At the end of this amazing day, Jesus retreated to the mountain to be alone, while the disciples got in their boat to head across to Capernaum. Even though they were skilled men of the sea, the winds began to blow, and the waters became dangerous to navigate. They were exhausted from the earlier events, and now a storm raged on and they were overwhelmed with fear. Into this scene, Jesus once again came near his disciples. “It is I; don’t be afraid” (John 6:20). While it was dark, and they could not see Him on the water, the disciples recognized His voice and brought Jesus into the boat with them. As they safely reached the shore another miracle had unfolded in their midst.
Reflecting on these two stories, I am challenged to ponder two Kingdom truths Jesus was endeavoring to make known to His disciples and to the crowd and that He desires to reveal to us now today. He alone can meet the needs of the moment. So often I respond quickly with good reasons why something is not possible; however, Jesus alone has all the resources that are necessary to provide with abundance and to calm with power. I need to come to Him with the little I have and allow Him to multiply. Secondly, Jesus invites us to not only be onlookers to the miracles He desires to perform but to be the actual participants and to experience His divine nature in all its fullness and strength. The challenging circumstances of our lives sometimes result in feelings of anxiousness and fear. We begin to doubt whether we are even worthy to be recipients of a miracle. As Jesus did with His disciples He does with us today, He comes near. By His Spirit, we hear those same words today, “It is I; don’t be afraid” (John 6:20). The miracle you need is my presence with you—I am always here.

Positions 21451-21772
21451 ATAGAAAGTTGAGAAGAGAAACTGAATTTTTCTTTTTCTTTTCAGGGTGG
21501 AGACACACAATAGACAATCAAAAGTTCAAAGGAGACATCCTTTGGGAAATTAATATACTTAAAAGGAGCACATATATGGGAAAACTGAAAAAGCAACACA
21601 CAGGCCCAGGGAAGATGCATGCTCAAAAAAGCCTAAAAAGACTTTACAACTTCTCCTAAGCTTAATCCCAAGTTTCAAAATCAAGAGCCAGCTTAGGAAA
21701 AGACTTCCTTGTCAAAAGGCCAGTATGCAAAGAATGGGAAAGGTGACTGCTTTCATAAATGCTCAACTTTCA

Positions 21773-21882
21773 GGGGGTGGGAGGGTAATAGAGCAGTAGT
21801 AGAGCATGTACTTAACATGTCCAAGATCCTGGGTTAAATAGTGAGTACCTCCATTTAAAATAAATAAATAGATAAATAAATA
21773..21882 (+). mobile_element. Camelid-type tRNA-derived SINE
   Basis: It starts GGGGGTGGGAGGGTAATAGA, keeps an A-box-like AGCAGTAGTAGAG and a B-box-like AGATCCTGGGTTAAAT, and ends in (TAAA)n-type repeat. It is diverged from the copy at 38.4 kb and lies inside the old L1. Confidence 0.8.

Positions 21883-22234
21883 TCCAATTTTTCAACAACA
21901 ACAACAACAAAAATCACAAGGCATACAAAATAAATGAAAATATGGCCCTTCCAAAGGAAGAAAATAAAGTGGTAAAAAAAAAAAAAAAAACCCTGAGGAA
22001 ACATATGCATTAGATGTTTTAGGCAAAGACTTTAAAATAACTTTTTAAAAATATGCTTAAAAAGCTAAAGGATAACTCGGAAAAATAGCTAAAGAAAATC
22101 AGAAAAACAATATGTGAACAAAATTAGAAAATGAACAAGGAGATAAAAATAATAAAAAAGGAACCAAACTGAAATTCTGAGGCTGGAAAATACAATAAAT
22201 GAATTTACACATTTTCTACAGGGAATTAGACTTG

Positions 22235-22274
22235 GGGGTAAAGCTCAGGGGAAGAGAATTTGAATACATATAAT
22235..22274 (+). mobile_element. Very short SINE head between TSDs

A few years ago, I had the privilege of being on a boat at dusk on the very waters the disciples sailed that night. We traveled from Capernaum to Tiberius and I felt the winds blow. I remember looking towards the countryside hills and being reminded that this was the very place Jesus lived and walked. How wonderful to ponder the accounts that we read now in the Gospel of John. These stories can be alive for us today. We can step into the miracle of Jesus presence ever with us. Now that is an incredible day!
God, thank You for making things possible that we label as impossible. Thank You for reminding us that we should not be anxious and fearful, rather we should remember who You are. Amen.